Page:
I’ve been collecting compasses since the day I discovered one in the bottom of a Cracker Jack box. That was quite a while ago. Before I first set foot in kindergarten, to be exact. So you probably won’t be surprised to learn that I now own no less than six compasses. You’d think this would be enough for anyone, wouldn’t you? But—as the economists are fond of reminding us—human wants are insatiable. And I recently decided to add one more compass to my collection. That’s when I hit a roadblock.
Here’s how it happened. Not long ago I turned out the contents of my ditty bag. If you read In the Same Boat regularly you’ll know this already, because I wrote about it earlier. One of the items I showcased in that article was my Silva Huntsman compass. It’s not my principal compass—a Silva Ranger fills that billet—but it’s an excellent backup, and it’s so small and light that I’m never tempted to leave it behind. It’s no Cracker Jack toy, however. The little Huntsman is a serious instrument, accurate, rugged, and versatile. I have often recommended it. But no more.
The story began when I decided I needed a compass to tuck under the transparent map pocket in the handlebar bag on the bicycle I use for “amphibious” treks. (Spring is coming, after all. It pays to plan ahead.) The Huntsman would be perfect for that, I thought. But I didn’t want to “borrow” the Huntsman I normally keep in my ditty bag for this job. Someday I might forget to return it to the ditty bag, and that would likely be the day I needed it. There was a simple solution: get a second Huntsman.
But I wasn’t sure if I could. My Huntsman is more than 20 years old, and I didn’t think I’d still find it for sale after so long a time. (Truth to tell, the pace of product development has become so frenetic that any item of gear that’s been on the market for more than six months may already have disappeared without a trace.) You can imagine my joy, therefore, when I found a picture of my Huntsman at an online retailer’s website. The description jibed, too. Apparently, the Huntsman had escaped the iron jaws of planned obsolescence. And I lost no time in placing my order.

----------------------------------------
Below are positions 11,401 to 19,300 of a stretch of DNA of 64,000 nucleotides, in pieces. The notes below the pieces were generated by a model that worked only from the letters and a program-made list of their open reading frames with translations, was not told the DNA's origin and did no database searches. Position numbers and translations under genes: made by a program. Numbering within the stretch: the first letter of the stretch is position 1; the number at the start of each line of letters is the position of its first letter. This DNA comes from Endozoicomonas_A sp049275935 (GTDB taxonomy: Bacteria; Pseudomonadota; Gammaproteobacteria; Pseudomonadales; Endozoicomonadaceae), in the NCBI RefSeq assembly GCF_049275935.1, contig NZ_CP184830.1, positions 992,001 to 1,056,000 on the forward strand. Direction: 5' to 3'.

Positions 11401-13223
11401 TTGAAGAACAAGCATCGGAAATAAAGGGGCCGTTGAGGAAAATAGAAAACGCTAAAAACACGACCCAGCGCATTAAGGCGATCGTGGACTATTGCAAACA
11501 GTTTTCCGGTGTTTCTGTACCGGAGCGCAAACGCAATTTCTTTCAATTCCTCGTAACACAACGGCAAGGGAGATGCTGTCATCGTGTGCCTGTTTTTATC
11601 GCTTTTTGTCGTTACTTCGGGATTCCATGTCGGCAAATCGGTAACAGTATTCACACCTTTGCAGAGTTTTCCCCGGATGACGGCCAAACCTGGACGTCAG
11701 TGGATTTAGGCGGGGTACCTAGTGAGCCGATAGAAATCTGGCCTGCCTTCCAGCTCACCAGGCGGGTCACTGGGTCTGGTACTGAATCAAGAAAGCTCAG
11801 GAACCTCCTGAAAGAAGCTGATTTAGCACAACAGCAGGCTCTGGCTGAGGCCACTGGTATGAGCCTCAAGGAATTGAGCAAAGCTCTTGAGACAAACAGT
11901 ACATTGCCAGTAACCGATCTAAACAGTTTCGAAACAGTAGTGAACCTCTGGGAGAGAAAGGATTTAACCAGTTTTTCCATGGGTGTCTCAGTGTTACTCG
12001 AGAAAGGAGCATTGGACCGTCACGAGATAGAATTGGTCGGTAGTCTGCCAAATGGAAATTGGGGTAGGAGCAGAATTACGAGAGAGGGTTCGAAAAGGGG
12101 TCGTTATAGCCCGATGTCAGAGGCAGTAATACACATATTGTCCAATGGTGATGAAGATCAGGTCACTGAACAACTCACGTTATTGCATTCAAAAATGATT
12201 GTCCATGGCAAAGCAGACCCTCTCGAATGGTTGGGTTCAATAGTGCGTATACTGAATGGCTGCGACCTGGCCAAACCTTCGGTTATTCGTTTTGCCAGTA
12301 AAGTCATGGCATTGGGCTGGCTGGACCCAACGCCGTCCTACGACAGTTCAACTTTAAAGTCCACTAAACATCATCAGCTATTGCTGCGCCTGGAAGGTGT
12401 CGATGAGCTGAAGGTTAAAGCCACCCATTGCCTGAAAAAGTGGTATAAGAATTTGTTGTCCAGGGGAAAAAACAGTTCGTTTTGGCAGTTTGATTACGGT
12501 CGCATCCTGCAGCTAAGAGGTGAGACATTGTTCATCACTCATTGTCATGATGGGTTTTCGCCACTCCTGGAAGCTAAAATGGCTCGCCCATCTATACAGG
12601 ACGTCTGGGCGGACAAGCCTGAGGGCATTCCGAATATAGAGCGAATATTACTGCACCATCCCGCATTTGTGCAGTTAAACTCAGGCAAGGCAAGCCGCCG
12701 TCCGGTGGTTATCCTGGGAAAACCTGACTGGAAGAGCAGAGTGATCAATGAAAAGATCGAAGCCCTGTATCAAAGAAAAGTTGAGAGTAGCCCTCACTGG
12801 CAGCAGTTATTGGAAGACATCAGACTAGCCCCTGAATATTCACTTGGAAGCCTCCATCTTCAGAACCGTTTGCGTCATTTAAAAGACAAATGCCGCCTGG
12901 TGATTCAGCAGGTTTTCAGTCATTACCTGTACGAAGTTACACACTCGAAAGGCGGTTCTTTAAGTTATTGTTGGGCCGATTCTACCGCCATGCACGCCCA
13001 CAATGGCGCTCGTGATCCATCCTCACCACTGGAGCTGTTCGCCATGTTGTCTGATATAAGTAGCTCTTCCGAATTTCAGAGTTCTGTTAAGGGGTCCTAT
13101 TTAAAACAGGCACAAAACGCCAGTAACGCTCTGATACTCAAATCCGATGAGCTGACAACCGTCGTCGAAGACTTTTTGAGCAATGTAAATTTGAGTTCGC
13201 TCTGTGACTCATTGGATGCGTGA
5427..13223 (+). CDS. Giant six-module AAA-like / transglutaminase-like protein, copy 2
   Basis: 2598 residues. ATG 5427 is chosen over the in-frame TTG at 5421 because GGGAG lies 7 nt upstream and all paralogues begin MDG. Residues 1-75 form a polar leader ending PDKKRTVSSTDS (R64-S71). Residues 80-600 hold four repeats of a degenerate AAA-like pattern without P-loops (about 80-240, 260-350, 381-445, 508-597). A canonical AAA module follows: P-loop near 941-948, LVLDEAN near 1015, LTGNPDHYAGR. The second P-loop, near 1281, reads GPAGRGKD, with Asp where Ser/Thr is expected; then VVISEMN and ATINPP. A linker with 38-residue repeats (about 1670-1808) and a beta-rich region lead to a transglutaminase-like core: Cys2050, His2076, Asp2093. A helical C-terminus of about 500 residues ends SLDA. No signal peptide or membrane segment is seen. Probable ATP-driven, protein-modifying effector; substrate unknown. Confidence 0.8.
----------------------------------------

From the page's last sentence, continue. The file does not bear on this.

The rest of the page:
My joy was short-lived, however. When the package containing my new Huntsman arrived, it wasn’t what I’d expected. The Huntsman compass in the box didn’t look anything like the one in my ditty bag. And it didn’t look anything like the picture on the retailer’s website, either. But it was labeled “Huntsman.” The name had been retained, even if the new Huntsman bore little resemblance to the old. Was I disappointed? You bet. I was even moved to coin the phrase “zombie product” to describe the phenomenon, and I vented my spleen about the whole business on my own website.
Happily, the retailer’s customer service representative promptly refunded my money, though she wouldn’t allow me to return the unwanted compass, even though the blister pack was still intact. It seems that the Huntsman incorporated hazardous materials. It was now too hot to handle. This hadn’t stopped the retailer from shipping it to me, of course, but I’ve learned not to question corporate logic. And I wasn’t exactly the loser in the transaction, anyway. I kept both my cash and the new compass. I’d rather have gotten what I ordered, but…
Is there a lesson to be learned from all this? I think so. In fact, it’s summed up in a hoary Latin tag: Caveat Emptor… Read more…
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